Lina shows off her elegant lean.
Evangelina Elizondo was born in Mexico City and worked during the golden age of Mexican cinema, which was between 1936 and 1959, according to most sources. In addition to appearing in dozens of films, she recorded a couple of albums, wrote a couple of books, and remains active today, at least online. The above photo, with its striking noir style and leaning pose that has to be more difficult than it looks, dates from around 1955.
It's brain versus brawn in sunny Cuba.
Our favorite luchador Santo el Enmascarado de Plata has taken on monsters and men and beaten them all like your grandmother beats a dusty throw rug. In Santo contra cerebro del mal, or Santo Versus the Evil Brain, he takes on a man with a monstrous plan—a villain who wants to use a thoughtsucking machine to steal scientific secrets and sell them to international bidders. Needing Santo's brawn to pull this off, he kidnaps him, sucks him, and turns him into a dickbag. Don't worry, though—Santo is eventually located by his buddy El Incognito and, after a serious ass whipping administered with the utmost love, restored to his right mind. What a wonderful world it would be if all it took were a couple of suplexes and powerbombs to clear the evil out of people's brains. A single wrestler sent to the headquarters of every transnational bank could save the planet. This is the first Santo film, shot in Havana in 1961, the year of the Bay of Pigs invasion, and we have to say later entries are much better. But this one does have excellent exteriors shot around town, mainly in the suburbs, which look little different from Miami. The old part, with its baroque buildings and tight streets, was a little too logistically tricky for location work, we're guessing. Havanaphiles and fans of retro thoughtsucking machines, enjoy. All others, maybe take a pass. Santo contra cerebro del mal premiered in Mexico today in 1961.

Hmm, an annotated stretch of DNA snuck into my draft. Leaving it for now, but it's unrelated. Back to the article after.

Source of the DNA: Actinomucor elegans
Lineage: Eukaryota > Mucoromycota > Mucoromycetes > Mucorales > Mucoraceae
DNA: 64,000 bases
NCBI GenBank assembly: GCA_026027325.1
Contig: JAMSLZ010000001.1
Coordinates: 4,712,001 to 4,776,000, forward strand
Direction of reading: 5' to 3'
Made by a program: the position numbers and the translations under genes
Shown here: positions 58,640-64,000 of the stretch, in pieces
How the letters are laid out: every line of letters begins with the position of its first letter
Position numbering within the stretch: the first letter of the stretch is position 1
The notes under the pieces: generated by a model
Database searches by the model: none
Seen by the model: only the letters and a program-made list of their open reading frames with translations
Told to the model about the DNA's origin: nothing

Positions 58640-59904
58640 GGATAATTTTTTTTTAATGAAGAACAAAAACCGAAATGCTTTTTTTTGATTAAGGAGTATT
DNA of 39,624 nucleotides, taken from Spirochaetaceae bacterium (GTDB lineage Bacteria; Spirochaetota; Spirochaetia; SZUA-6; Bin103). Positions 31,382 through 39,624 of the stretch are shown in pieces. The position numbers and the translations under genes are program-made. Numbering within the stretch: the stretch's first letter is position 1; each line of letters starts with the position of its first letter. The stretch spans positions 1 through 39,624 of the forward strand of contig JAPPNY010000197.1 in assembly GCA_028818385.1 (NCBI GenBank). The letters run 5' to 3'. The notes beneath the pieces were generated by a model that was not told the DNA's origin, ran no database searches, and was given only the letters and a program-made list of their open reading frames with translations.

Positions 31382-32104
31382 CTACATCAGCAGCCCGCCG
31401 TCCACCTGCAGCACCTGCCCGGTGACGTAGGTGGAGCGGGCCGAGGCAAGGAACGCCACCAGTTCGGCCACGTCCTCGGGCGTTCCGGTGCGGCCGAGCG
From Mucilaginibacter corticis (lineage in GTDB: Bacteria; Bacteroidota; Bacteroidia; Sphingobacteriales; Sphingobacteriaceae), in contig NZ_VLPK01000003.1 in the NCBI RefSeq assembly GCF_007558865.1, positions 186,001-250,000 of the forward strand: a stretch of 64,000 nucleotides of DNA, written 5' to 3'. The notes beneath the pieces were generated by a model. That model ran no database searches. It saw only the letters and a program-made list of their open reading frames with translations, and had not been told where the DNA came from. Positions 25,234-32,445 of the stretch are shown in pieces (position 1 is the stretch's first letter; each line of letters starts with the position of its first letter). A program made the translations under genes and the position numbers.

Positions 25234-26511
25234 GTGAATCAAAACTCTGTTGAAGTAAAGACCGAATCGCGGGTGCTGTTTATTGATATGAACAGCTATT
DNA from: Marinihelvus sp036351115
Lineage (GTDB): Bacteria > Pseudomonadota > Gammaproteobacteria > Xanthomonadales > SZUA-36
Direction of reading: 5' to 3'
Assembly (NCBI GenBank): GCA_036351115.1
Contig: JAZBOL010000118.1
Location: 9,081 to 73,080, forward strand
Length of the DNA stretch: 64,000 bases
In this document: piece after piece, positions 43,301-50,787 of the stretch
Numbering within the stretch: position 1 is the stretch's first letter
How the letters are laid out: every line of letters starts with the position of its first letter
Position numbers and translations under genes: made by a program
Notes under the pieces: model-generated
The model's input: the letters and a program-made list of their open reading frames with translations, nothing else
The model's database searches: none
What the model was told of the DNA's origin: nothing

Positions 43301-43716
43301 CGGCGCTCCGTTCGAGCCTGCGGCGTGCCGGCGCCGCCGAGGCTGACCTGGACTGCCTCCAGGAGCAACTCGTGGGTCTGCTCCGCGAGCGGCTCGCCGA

Jesus. I'm schvitzing like a pig. Shoulda packed my summer mask.
These cholesterol readings are off the charts. What the hell does this guy eat?
Santo! Do something!
Hey, don't look at me. I'm thoughtsucked.
, Santo contra cerebro del mal
, Santo Versus the Evil Brain
, Joaquín Cordero
, Norma Suárez
, Enrique Zambrano
, lucha libre
, poster art
, movie review
Like Shakespeare wrote, what's past is prologue.